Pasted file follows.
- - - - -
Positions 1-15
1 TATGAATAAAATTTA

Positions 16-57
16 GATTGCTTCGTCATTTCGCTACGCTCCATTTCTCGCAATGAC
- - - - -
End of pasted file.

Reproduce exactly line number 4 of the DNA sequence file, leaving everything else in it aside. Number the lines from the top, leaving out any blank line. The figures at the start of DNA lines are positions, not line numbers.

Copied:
16 GATTGCTTCGTCATTTCGCTACGCTCCATTTCTCGCAATGAC